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Articles in regional publications that pertain to a wide range of North Carolina-related topics.

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17 results for Poets
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Record #:
2129
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Alex Albright, a professor in the East Carolina University Department of English, has edited a collection of A.R. Ammons's poems, THE NORTH CAROLINA POEMS, that captures the longing a person feels for his home state when he is far away.
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Independent Weekly (NoCar Oversize AP 2 .I57 [volumes 13 - 23 on microfilm]), Vol. 13 Issue 4, Jan 1995, p16, il Periodical Website
Record #:
7183
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In 1965, the East Carolina University Poetry Forum started. The forum's mission was to bring creative writing to campus, and for the past forty years, poets of all persuasions have attended the twice monthly meetings to freely discuss their creations. Hundreds of students and others have come through the years. Peter Makuck, a distinguished writer, ECU English professor and adviser, has been the forum's director since 1977.
Record #:
7245
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Smith discusses the work of poet Michael McFee, an associate professor of English at the University of North Carolina at Chapel Hill. McFee has won awards for teaching excellence and for artistic and scholarly achievement. He is the recipient of a writing fellowship from the National Endowment of the Arts. He has written five books of poetry and had edited a book of poems by contemporary North Carolina writers.
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Record #:
7248
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Poet Michael Chitwood, visiting professor in English at the University of North Carolina at Chapel Hill, discusses his early interest in writing and his poetry, including The Weave Room. The book of poems is about the people who worked in the textile mill in his hometown of Rocky Mount, Virginia, and their struggle with unionization.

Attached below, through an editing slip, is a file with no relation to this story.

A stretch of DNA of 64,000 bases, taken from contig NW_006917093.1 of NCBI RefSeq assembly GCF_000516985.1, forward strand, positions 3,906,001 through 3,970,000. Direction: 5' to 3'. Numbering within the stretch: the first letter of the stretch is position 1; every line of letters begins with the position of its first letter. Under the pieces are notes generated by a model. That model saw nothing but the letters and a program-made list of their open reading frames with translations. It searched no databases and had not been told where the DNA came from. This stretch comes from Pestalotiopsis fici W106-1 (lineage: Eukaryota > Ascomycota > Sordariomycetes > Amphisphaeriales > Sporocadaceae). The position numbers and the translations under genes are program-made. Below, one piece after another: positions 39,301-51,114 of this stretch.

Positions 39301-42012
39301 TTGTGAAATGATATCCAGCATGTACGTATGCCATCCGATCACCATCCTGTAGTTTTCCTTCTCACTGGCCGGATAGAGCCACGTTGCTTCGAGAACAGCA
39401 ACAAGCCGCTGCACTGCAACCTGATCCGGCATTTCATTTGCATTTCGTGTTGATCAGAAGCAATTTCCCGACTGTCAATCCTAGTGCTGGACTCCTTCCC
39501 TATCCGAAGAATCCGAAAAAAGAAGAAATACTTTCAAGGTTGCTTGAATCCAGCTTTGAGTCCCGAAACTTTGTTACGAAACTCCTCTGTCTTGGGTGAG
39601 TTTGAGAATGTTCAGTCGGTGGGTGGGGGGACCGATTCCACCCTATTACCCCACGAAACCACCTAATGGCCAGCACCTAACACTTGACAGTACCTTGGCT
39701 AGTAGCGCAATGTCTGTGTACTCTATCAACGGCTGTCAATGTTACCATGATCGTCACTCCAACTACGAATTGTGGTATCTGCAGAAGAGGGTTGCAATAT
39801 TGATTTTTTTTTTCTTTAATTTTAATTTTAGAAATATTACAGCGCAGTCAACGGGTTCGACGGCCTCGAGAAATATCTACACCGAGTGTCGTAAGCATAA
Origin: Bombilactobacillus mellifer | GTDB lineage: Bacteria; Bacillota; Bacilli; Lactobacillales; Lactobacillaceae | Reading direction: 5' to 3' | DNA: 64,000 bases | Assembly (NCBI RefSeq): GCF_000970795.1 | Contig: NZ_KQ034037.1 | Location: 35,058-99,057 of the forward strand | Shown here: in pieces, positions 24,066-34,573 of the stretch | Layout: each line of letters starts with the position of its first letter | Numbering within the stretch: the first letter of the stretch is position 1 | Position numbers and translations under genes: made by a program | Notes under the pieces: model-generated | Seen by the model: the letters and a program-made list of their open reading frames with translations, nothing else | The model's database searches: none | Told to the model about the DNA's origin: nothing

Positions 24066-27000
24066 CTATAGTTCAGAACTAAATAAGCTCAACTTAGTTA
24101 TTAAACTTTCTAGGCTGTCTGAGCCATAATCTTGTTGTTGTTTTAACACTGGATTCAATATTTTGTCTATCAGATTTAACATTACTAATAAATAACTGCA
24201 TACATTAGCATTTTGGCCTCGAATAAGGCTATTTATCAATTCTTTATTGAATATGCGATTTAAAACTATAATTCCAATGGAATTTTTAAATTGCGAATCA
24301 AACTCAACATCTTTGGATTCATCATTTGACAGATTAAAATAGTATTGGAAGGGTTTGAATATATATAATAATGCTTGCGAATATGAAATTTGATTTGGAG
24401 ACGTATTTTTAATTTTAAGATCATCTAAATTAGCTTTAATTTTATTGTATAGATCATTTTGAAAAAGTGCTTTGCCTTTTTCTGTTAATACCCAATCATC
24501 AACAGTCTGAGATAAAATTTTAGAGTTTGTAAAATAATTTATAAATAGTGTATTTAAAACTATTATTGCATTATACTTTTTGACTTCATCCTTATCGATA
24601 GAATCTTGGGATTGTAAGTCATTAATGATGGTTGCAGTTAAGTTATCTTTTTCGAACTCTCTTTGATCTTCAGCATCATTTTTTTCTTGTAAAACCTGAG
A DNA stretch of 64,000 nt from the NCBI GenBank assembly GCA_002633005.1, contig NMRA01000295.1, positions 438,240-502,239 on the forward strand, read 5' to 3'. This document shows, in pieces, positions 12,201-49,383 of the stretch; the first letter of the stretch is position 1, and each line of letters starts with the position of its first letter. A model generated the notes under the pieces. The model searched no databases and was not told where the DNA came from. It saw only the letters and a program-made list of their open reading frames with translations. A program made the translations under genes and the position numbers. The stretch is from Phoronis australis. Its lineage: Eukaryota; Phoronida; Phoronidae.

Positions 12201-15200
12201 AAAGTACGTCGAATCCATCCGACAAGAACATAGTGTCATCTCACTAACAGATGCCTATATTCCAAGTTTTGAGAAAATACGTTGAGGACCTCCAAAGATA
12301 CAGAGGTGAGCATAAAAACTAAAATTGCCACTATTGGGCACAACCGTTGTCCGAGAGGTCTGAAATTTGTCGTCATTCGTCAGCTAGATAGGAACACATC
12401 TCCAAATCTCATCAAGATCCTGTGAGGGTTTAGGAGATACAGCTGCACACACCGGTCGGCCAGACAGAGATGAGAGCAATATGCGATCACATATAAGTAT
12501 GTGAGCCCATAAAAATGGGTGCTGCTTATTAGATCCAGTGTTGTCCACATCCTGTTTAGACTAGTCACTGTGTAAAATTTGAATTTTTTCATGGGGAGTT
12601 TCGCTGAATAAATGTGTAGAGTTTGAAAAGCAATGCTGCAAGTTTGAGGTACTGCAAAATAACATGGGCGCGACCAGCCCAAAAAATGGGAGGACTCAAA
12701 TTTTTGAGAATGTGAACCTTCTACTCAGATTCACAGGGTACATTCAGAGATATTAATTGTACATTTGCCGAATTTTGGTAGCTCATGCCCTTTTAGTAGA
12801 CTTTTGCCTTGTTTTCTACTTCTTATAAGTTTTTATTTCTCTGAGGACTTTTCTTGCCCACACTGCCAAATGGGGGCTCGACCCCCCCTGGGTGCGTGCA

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Endeavors (NoCar LD 3941.3 A3), Vol. 16 Issue 1, Fall 1999, p20-21, il Periodical Website
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Record #:
8037
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In this INDEPENDENT interview, poet Michael Chitwood discusses reading, his writing, and the publication of his latest book, GOSPEL ROAD GOING.
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Independent Weekly (NoCar Oversize AP 2 .I57 [volumes 13 - 23 on microfilm]), Vol. 23 Issue 30, July 2006, p30-31, por Periodical Website
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Record #:
9306
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Arthur Devernon Hugur was one of 19th-century North Carolina's best botanists and published volumes of poetry under the name Chucky Joe. Living in Hendersonville, he wrote often of Herbert's Spring and other places as he traveled through the mountains.\r\n
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The State (NoCar F 251 S77), Vol. 47 Issue 10, Mar 1980, p16-18, il
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Record #:
9480
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In 1949, before he became a world-famous poet, A. R. Ammons held his first teaching job at Hatteras Elementary School in Hatteras Village on the Outer Banks.
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Our State (NoCar F 251 S77), Vol. 75 Issue 5, Oct 2007, p204-206, 208, il, por Periodical Website
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Record #:
10218
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John Henry Boner was born in Salem, North Carolina, in 1845. Rogers recounts incidents in the life of this little-known North Carolina poet.
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Record #: